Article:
Messier 26

Messier 26, also known as NGC 6694, is an open cluster of stars in the southern constellation of Scutum. It was discovered by Charles Messier in 1764.[a] This 8th magnitude cluster is a challenge to find in ideal skies with typical binoculars, where it can be, with any modern minimum 3-inch (76 mm) aperture device. It is south-southwest of the open cluster Messier 11 and is 14 across.[3] About 25 stars are visible in a telescope with a 150–200 mm (6–8 in) aperture.[6]

Messier 26
Messier 26.jpg
Open cluster Messier 26
Credit: Hillary Mathis, Vanessa Harvey, REU program/NOIRLab/NSF/AURA
Observation data (J2000.0 epoch)
Right ascension18h 45m 18.0s[1]
Declination−09° 23′ 00″[1]
Distance5,160 ly (1,582 pc)[2]
Apparent magnitude (V)8.0[3]
Apparent dimensions (V)14[3]
Physical characteristics
Radius11 ly[4]
Estimated age85.3[1] million years
Other designationsMessier 26, NGC 6694,[5] Cr 389, C 1842-094
See also: Open cluster, List of open clusters

M26 spans a linear size of 22[4] light years across with a tidal radius of 25 light-years,[7] and is at a distance of 5,160[2] light years from the Earth. The brightest star is of magnitude 11[6] and the age of this cluster has been calculated to be 85.3[1] million years. It includes one known spectroscopic binary system.[8]

An interesting feature of M26 is a region of low star density near the nucleus. A hypothesis was that it was caused by an obscuring cloud of interstellar matter between us and the cluster, but a paper by James Cuffey suggested that this is not possible and that it really is a "shell of low stellar space density".[9] In 2015, Michael Merrifield of the University of Nottingham said that there is, as yet, no clear explanation for the phenomenon.[10]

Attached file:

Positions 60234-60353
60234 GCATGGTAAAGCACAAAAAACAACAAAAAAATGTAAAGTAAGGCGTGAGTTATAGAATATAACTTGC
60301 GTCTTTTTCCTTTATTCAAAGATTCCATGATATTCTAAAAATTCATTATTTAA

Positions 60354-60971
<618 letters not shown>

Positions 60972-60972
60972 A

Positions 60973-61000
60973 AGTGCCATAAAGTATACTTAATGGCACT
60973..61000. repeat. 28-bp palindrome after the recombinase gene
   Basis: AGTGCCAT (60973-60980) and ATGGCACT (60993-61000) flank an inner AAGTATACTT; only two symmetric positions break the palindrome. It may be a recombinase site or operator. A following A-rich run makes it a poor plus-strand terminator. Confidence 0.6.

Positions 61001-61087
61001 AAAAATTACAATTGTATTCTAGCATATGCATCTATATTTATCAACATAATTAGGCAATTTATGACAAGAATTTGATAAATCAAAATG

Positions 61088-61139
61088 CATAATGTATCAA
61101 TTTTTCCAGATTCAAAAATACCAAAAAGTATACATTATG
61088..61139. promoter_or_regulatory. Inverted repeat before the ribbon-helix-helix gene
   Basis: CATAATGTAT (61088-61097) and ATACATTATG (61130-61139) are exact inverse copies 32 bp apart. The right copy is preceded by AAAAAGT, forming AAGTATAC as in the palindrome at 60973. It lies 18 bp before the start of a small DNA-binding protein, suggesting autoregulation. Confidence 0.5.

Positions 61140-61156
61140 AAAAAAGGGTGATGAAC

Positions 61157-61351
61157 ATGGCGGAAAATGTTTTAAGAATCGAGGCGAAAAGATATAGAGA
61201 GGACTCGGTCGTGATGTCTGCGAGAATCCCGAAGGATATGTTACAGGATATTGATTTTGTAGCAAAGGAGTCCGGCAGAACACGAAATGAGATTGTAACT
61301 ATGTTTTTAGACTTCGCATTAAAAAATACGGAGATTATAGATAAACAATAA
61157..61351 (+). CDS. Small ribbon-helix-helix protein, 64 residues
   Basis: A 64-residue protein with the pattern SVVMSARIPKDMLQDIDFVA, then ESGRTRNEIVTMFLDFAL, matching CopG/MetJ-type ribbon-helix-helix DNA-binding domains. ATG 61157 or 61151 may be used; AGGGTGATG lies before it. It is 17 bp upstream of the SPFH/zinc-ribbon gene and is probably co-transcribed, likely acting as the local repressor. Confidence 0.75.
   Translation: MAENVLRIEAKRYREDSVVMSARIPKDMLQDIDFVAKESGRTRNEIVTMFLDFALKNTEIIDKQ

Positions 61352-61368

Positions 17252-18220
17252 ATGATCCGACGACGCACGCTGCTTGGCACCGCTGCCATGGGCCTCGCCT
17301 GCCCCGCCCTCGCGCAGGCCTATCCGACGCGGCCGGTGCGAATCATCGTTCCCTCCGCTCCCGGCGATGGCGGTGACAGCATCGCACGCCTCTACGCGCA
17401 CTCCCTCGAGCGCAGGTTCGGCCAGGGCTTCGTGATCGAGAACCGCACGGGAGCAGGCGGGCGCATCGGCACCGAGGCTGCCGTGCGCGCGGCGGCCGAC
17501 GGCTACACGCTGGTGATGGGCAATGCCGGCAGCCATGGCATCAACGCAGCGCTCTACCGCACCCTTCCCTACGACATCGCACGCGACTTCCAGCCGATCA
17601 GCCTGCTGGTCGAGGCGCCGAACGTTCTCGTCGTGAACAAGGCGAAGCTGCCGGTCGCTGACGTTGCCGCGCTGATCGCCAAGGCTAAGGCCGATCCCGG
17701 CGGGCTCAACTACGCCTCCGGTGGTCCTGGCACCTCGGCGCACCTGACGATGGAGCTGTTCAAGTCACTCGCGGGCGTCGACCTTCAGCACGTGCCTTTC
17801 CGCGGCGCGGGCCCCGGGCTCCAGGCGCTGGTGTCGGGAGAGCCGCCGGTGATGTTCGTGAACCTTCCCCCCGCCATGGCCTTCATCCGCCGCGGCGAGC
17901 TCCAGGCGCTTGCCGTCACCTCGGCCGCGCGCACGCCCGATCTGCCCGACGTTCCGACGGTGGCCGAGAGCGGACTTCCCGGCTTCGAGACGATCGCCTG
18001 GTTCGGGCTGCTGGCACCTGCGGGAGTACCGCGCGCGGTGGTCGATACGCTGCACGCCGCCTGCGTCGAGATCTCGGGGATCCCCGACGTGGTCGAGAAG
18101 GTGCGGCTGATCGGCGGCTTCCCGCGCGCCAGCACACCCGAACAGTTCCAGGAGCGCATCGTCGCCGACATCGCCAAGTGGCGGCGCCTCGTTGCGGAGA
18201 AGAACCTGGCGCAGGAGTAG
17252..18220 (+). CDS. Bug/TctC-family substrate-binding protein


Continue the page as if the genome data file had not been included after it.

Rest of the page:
Footnotes and referencesEdit


  1. ^ On June 20


  1. ^ a b c d Wu, Zhen-Yu; et al. (November 2009), "The orbits of open clusters in the Galaxy", Monthly Notices of the Royal Astronomical Society, 399 (4): 2146–2164, arXiv:0909.3737, Bibcode:2009MNRAS.399.2146W, doi:10.1111/j.1365-2966.2009.15416.x.
  2. ^ a b Kharchenko, N. V.; et al. (2005), "Astrophysical parameters of Galactic open clusters", Astronomy and Astrophysics, 438 (3): 1163–1173, arXiv:astro-ph/0501674, Bibcode:2005A&A...438.1163K, doi:10.1051/0004-6361:20042523.
  3. ^ a b c Thompson, Robert; Thompson, Barbara (2007), Illustrated Guide to Astronomical Wonders: From Novice to Master Observer, DIY science, O'Reilly Media, Inc., p. 431, ISBN 978-0596526856
  4. ^ a b Kharchenko, N. V.; et al. (March 2009), "Shape parameters of Galactic open clusters", Astronomy and Astrophysics, 495 (3): 807–818, arXiv:0812.3542, Bibcode:2009A&A...495..807K, doi:10.1051/0004-6361/200810407.
  5. ^ "M 26". SIMBAD. Centre de données astronomiques de Strasbourg. Retrieved November 15, 2018.
  6. ^ a b Burnham, Robert (1978), Burnham's Celestial Handbook: An Observer's Guide to the Universe Beyond the Solar System, Dover books on astronomy, 3, Courier Corporation, p. 1756, ISBN 978-0486236735
  7. ^ Piskunov, A. E.; et al. (January 2008), "Tidal radii and masses of open clusters", Astronomy and Astrophysics, 477 (1): 165–172, Bibcode:2008A&A...477..165P, doi:10.1051/0004-6361:20078525.
  8. ^ Mermilliod, J. -C.; et al. (October 2007), "Red giants in open clusters. XIII. Orbital elements of 156 spectroscopic binaries", Astronomy and Astrophysics, 473 (3): 829–845, Bibcode:2007A&A...473..829M, doi:10.1051/0004-6361:20078007.
  9. ^ Cuffey, James (1940). "The Galactic Clusters NGC 6649 and NGC 6694". Astrophysical Journal. 92: 303. Bibcode:1940ApJ....92..303C. doi:10.1086/144220.
  10. ^ Merrifield, Michael (Oct 2, 2015). "M26 - Open Cluster". Deep Sky Videos. University of Nottingham/University of Sheffield. Retrieved March 29, 2016.

External linksEdit

Coordinates:   18h 45.2m 00s, −09° 24′ 00″